Gateway to the Lake Wobegon Trail

Public Works

The Public Works Department is responsible for a variety of duties, including:

-Street maintenance (including snow plowing),

-Storm sewer system,
-Sanitary Sewer System/Wastewater treatment plant,
-City parks

Holdingford's municipal water system consists of a 200,000 gallon elevated water storage tank.  The average pumping rate per day is 40,000 gallons.  Current water rates and billing information are available upon request at 320-746-2966

The municipal water system consists of a mechanical treatment plant.  Current wastewater rates are available upon request at 320-746-2966.

Keep Grease out of Sinks and Wipes out of Pipes This Holiday Season

This holiday season, do yourself and other taxpayers a favor by keeping grease from turkey and ham dinners out of sinks and other drains. And while you’re at it, stop flushing disposable wipes down the toilet, even if the label claims “flushable.” Sewer workers everywhere dread this time of year when the problem of “fatbergs” – clogs of fats, oil, grease, and wipes – worsens, leading to backups and costly repairs.

Here’s how you can help:

  • Dispose of fat, oil and grease by pouring them onto newspaper or other paper items in the trash, or into a non-recyclable container and then into the trash.
  • Another idea: Soak up grease with pieces of crusty bread pieces, and then put the bread on bird feeders for wild critters.
  • Wipe greasy pans, pots and other dishes out with a paper towel before washing.
  • Place disposable wipes in the trash too.

As this video program shows, disposable wipes may flush down the toilet, but they fail to break down. Cities across Minnesota report costly repairs and upgrades after wipes clog their pumps and pipes.

The MPCA has proposed legislation the last two sessions to require manufacturers to change their labeling on disposable wipes. The proposals didn’t go far, but the agency has created a toolkit to help educate consumers.

More information:

Holdingford Public Works Staff is awarded Certificate of Commendation

MPCA recognizes wastewater plant operators for excellence

Contact: Risikat Adesaogun, 651-757-2056

St. Paul, Minn. — The Minnesota Pollution Control Agency (MPCA) recently recognized 288 Minnesota wastewater treatment facilities for maintaining a perfect record of permit compliance during 2015.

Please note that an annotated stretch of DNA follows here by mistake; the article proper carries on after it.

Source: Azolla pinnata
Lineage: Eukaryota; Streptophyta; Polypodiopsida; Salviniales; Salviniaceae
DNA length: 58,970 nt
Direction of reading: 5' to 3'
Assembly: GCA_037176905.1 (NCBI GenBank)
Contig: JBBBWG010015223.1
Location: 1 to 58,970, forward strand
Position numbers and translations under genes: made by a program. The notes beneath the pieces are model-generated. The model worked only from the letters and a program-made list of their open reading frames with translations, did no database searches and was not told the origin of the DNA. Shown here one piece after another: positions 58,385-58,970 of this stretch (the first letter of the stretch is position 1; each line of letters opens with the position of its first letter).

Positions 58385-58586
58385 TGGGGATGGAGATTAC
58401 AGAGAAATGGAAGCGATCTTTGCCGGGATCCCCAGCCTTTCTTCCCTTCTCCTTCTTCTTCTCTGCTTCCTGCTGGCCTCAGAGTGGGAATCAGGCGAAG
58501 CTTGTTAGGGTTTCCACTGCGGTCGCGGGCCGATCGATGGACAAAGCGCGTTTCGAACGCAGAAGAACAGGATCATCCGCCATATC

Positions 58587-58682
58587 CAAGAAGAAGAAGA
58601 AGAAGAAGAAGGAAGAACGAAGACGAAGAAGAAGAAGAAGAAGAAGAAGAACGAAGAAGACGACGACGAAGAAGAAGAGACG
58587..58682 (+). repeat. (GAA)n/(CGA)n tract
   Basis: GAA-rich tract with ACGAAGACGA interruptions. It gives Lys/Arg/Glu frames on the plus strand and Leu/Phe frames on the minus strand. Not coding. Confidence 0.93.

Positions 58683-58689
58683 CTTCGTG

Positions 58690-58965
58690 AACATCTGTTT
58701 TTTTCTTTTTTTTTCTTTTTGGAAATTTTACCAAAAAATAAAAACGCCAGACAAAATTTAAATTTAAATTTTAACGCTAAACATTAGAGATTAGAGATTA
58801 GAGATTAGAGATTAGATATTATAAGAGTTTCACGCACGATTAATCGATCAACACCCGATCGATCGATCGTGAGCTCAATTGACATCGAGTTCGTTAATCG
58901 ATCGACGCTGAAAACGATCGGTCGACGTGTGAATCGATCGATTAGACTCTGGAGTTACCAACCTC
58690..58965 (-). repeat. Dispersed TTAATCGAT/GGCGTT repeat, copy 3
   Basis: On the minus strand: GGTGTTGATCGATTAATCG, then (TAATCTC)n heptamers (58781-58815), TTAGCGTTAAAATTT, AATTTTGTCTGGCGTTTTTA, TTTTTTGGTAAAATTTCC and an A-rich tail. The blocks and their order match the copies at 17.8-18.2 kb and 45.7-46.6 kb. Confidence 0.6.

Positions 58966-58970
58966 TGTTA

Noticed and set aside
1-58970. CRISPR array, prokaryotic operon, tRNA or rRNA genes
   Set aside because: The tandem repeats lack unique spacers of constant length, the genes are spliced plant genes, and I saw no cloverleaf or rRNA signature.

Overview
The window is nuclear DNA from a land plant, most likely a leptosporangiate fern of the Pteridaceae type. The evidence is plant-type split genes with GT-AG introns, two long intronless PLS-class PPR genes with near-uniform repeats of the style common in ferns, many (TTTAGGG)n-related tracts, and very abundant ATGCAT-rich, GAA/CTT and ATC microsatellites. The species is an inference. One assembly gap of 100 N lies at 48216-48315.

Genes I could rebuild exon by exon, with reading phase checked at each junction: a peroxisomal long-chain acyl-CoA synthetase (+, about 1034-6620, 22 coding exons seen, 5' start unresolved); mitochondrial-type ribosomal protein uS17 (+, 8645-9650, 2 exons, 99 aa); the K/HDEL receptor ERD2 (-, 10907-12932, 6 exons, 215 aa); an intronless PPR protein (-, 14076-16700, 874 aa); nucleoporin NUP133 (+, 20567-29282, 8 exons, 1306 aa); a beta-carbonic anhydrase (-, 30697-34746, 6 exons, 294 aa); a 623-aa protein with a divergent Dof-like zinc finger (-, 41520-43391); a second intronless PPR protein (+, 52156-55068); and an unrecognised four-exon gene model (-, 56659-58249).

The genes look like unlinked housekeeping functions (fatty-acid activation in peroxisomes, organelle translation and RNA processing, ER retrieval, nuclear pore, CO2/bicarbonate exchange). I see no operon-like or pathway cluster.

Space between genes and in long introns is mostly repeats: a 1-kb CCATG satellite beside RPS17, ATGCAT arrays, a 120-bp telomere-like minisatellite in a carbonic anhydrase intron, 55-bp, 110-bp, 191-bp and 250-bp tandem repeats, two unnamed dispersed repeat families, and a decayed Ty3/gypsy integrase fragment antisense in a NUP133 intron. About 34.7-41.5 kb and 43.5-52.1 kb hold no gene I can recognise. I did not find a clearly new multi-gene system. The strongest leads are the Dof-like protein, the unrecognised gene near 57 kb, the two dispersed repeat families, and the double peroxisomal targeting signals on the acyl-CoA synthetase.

MPCA Assistant Commissioner Rebecca Flood had high praise for the award recipients. “Wastewater operators are at the front lines of keeping our water clean. We ask a lot of them, and time and again, they’ve met our expectations. These men and women do good work, and it shows.” 

To be eligible for this recognition, facilities were required to submit all monitoring reports to the MPCA correctly and on time, demonstrate consistent compliance through monitoring or surveys and employ staff certified by the MPCA in wastewater operations. 

The awards were presented at the 79th annual Wastewater Operations Conference in Brooklyn Park. The annual conference brings together wastewater operators from Minnesota for training and professional education. In Minnesota, there are about 1,500 municipal and industrial wastewater treatment facilities. Community, institution or treatment plant size was not a factor in awarding the certificates.

Do Not Flush Flushable Wipes

Take the “flush” out of flushable wipes

The disposable wipes you use for personal care, changing diapers, cleaning your home, or wet mopping may be labeled “flushable.” And it’s true that they will usually go down your toilet when flushed. But unlike toilet paper, they don’t break down. In many cases, wipes are made with the same man-made fibers — such as polyester, polypropylene, and rayon — that go into clothing and other fabrics.

Wipes snag on any imperfection in sewer pipes, catch passing debris and grease, and create a “ball” that will grow to plug the pipe. This can cause sewer backups in your home’s or your community’s pipes, creating expensive and messy problems.

Wipes can also get drawn into sewer-line and wastewater treatment plant pumps and clog and damage them. Municipalities must manually clear out pumps or remove clogs, and sometimes have gone to the expense of replacing or upgrading equipment to deal with wipes-related issues. Besides creating unpleasant problems for wastewater workers, wipes clogs are expensive to address and becoming much more frequent. Those expenses will eventually be passed on to community residents in the form of higher fees or taxes.

Wastewater treatment is critical to protecting the environment in Minnesota, particularly water quality. Flushing wipes can cause problems that divert wastewater resources and weaken environmental protection. If you must use wipes, put them in the trash!


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